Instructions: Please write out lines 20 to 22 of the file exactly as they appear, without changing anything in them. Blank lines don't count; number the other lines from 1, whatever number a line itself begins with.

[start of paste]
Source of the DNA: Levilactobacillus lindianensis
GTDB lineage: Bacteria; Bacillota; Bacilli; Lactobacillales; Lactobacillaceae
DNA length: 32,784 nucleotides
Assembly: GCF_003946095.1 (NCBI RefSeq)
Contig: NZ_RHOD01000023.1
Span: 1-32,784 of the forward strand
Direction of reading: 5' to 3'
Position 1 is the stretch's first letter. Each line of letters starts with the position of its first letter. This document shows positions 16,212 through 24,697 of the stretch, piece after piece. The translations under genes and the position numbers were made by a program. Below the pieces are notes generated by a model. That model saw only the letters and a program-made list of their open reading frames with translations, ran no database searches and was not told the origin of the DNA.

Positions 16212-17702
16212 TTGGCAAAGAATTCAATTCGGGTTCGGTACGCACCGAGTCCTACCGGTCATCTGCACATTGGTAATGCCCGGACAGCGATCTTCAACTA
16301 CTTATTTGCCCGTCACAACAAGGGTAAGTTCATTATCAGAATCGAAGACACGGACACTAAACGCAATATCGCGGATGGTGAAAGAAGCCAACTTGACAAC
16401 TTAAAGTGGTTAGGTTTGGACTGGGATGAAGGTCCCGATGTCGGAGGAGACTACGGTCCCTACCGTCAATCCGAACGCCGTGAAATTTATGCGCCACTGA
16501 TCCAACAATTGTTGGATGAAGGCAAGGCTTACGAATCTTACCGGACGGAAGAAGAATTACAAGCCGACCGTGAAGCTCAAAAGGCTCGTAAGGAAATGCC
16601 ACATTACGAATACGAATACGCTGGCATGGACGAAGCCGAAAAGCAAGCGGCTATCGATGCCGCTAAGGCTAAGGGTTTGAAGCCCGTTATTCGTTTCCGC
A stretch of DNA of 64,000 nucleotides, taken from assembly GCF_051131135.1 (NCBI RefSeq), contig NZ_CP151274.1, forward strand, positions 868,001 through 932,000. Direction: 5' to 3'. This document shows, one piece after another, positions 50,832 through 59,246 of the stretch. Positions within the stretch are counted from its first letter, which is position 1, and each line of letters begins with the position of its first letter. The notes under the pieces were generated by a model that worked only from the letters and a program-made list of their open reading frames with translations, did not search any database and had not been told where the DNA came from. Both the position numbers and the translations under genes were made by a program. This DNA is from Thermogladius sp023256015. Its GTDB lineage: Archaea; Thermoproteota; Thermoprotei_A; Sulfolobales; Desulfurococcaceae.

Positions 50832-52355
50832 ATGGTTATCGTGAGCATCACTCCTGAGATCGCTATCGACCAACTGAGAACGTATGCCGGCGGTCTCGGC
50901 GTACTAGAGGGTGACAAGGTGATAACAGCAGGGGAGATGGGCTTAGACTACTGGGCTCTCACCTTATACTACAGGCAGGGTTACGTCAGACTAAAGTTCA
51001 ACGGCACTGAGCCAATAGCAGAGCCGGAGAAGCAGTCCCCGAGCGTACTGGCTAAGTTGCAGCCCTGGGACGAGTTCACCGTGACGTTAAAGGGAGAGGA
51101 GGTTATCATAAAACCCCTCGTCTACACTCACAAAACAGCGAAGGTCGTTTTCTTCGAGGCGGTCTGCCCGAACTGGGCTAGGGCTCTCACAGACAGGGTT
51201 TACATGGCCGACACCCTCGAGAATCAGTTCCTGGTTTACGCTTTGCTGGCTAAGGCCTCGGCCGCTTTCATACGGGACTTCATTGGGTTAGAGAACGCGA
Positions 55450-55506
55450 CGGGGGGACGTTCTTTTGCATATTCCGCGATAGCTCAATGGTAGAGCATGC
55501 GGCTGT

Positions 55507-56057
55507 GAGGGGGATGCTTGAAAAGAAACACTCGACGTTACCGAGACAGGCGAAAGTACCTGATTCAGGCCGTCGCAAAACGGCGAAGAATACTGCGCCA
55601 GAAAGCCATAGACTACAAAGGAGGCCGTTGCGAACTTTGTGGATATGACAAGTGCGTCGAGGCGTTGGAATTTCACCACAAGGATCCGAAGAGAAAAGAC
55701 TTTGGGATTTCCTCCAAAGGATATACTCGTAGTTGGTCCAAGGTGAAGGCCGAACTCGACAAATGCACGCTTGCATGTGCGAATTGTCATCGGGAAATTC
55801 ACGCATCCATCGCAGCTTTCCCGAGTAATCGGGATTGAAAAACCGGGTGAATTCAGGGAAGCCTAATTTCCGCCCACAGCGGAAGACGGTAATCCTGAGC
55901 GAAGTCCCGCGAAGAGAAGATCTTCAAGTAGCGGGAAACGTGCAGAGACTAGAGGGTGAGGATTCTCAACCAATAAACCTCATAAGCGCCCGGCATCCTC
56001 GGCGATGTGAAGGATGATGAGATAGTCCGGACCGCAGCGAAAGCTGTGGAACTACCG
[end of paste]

51101 GGTTATCATAAAACCCCTCGTCTACACTCACAAAACAGCGAAGGTCGTTTTCTTCGAGGCGGTCTGCCCGAACTGGGCTAGGGCTCTCACAGACAGGGTT
51201 TACATGGCCGACACCCTCGAGAATCAGTTCCTGGTTTACGCTTTGCTGGCTAAGGCCTCGGCCGCTTTCATACGGGACTTCATTGGGTTAGAGAACGCGA
Positions 55450-55506